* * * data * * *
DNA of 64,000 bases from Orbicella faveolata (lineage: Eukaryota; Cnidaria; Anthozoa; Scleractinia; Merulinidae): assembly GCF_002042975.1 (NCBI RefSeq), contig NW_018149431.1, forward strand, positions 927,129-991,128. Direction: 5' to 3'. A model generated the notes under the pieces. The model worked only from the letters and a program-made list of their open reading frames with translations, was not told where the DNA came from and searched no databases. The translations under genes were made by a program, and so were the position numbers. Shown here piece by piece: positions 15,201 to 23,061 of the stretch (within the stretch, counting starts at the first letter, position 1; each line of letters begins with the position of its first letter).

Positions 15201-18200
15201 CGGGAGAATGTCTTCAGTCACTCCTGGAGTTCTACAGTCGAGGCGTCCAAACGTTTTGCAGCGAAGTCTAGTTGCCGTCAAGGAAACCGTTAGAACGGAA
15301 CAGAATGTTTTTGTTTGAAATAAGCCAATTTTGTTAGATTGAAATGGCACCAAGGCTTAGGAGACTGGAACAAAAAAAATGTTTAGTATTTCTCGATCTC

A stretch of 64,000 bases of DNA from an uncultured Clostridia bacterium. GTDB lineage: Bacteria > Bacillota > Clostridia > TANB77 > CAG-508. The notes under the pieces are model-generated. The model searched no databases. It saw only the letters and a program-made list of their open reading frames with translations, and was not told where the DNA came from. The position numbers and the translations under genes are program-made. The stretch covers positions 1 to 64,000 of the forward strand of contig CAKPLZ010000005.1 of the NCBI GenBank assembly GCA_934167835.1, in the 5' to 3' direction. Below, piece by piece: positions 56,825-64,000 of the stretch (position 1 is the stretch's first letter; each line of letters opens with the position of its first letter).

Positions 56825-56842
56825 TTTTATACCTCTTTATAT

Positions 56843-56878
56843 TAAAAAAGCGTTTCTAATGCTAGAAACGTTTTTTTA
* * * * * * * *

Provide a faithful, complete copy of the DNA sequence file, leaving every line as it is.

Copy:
DNA of 64,000 bases from Orbicella faveolata (lineage: Eukaryota; Cnidaria; Anthozoa; Scleractinia; Merulinidae): assembly GCF_002042975.1 (NCBI RefSeq), contig NW_018149431.1, forward strand, positions 927,129-991,128. Direction: 5' to 3'. A model generated the notes under the pieces. The model worked only from the letters and a program-made list of their open reading frames with translations, was not told where the DNA came from and searched no databases. The translations under genes were made by a program, and so were the position numbers. Shown here piece by piece: positions 15,201 to 23,061 of the stretch (within the stretch, counting starts at the first letter, position 1; each line of letters begins with the position of its first letter).

Positions 15201-18200
15201 CGGGAGAATGTCTTCAGTCACTCCTGGAGTTCTACAGTCGAGGCGTCCAAACGTTTTGCAGCGAAGTCTAGTTGCCGTCAAGGAAACCGTTAGAACGGAA
15301 CAGAATGTTTTTGTTTGAAATAAGCCAATTTTGTTAGATTGAAATGGCACCAAGGCTTAGGAGACTGGAACAAAAAAAATGTTTAGTATTTCTCGATCTC

A stretch of 64,000 bases of DNA from an uncultured Clostridia bacterium. GTDB lineage: Bacteria > Bacillota > Clostridia > TANB77 > CAG-508. The notes under the pieces are model-generated. The model searched no databases. It saw only the letters and a program-made list of their open reading frames with translations, and was not told where the DNA came from. The position numbers and the translations under genes are program-made. The stretch covers positions 1 to 64,000 of the forward strand of contig CAKPLZ010000005.1 of the NCBI GenBank assembly GCA_934167835.1, in the 5' to 3' direction. Below, piece by piece: positions 56,825-64,000 of the stretch (position 1 is the stretch's first letter; each line of letters opens with the position of its first letter).

Positions 56825-56842
56825 TTTTATACCTCTTTATAT

Positions 56843-56878
56843 TAAAAAAGCGTTTCTAATGCTAGAAACGTTTTTTTA